Search results

The BBC and the empire, 1939–53
Thomas Hajkowski

2 From the war to ­Westminster Abbey: the BBC and the ­empire, 1939–53 F or the historian, examining the BBC’s representation of empire during the Second World War is both challenging and particularly revealing. C ­ onsistent with its policies from the 1930s, the BBC broadcast a considerable number of empire programs. As Chapter 1 made clear, these pre-war programs carried a significant amount of ideological content. But during the war, the empire and Commonwealth had to be constructed with even greater deliberation and precision. Although the BBC had resolved

in The BBC and national identity in Britain, 1922–53
A royal city in a time of revolution
Author: J. F. Merritt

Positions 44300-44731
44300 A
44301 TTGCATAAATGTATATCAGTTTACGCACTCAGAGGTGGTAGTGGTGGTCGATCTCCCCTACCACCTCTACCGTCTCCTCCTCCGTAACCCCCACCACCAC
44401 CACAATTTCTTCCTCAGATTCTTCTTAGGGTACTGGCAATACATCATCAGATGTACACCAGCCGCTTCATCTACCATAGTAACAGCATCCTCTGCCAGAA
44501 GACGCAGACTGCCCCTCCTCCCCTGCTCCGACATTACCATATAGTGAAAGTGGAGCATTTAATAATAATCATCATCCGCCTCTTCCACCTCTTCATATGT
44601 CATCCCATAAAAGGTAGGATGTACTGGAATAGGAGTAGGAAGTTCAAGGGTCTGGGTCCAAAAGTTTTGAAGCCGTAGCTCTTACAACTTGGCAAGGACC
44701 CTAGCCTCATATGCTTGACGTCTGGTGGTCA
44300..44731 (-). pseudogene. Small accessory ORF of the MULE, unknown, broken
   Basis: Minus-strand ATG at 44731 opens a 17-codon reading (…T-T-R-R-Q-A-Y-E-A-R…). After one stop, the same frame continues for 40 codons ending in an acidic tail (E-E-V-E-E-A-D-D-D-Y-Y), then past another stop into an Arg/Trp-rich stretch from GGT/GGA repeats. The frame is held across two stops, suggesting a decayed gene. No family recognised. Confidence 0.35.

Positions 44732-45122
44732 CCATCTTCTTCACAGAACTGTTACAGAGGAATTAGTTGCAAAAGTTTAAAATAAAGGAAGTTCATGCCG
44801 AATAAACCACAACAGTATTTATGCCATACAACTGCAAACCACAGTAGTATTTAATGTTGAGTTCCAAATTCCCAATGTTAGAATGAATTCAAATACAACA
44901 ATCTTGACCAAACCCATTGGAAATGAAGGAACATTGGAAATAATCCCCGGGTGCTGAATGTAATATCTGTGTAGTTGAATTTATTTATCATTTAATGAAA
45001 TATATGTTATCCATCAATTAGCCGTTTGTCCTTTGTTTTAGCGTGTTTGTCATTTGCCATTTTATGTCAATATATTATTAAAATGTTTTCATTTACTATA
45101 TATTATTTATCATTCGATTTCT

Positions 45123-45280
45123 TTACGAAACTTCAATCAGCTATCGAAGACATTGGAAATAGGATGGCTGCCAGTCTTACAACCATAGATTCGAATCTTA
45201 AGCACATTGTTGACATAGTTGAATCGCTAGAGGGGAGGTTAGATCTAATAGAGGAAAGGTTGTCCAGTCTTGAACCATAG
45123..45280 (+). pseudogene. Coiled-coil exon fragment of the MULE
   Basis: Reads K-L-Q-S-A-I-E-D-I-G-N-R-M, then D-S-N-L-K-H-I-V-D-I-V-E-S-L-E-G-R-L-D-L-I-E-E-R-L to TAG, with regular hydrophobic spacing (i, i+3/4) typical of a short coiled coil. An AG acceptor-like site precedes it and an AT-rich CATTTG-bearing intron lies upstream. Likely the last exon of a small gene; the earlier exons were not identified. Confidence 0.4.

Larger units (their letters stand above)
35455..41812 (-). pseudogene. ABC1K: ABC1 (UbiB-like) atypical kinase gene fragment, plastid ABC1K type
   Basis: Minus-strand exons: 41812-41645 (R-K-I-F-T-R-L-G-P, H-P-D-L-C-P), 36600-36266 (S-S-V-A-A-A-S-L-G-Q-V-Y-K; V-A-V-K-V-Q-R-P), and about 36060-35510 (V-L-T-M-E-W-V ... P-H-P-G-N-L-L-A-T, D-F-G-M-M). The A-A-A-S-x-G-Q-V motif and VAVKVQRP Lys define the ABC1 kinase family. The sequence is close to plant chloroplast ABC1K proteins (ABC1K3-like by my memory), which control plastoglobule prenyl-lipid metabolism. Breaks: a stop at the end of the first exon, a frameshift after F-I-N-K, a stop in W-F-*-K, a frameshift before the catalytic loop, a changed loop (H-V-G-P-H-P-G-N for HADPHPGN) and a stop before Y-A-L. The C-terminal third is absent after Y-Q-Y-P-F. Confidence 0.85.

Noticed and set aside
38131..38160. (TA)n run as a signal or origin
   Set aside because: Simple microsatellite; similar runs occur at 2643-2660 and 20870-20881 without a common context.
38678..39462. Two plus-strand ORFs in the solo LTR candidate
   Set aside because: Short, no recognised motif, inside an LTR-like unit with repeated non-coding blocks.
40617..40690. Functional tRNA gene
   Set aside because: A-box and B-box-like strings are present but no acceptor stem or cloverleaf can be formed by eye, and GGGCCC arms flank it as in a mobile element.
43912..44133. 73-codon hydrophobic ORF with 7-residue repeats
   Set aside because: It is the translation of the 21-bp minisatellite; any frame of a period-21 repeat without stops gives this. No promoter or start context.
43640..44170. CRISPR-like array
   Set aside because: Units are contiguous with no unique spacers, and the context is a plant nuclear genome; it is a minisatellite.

This book examines the varied and fascinating ways in which the series of non-monarchical regimes of England’s civil wars and interregnum interacted with the unique locality and community of Westminster. Westminster (as opposed to London) was traditionally viewed as the ‘royal’ city – the site of Whitehall Palace and the royal courts of justice, its Abbey reputed to be the ‘house of kings’, and its inhabitants assumed to be instinctive followers of the monarch and the royal court. Westminster emerges in this study as a site of extraordinary ambiguities and juxtapositions. The promoters of vigorous moral reformation and a sustained and often intrusive military presence coexisted uneasily with the area’s distinctive forms of elite sociability and luxury. The state’s foremost godly preachers performed in close proximity to royalist churchmen. More generally, the forces of political, religious and cultural conservatism can be observed on the very doorstep of parliament and non-monarchical regimes. Yet for Westminster as a whole, this was the time when the locality became tied to the state more tightly than ever before, while at key moments the town’s distinctive geography and local government played a significant role in shaping the political crises of the period. Chapters analyse the crisis of 1640-42, the use of Westminster’s iconic buildings and spaces by the non-monarchical regimes, the sustained military occupation of the locality, the problems of political allegiance and local government, the religious divisions and practices of the period, and the problematic revival of fashionable society in a time of political tension.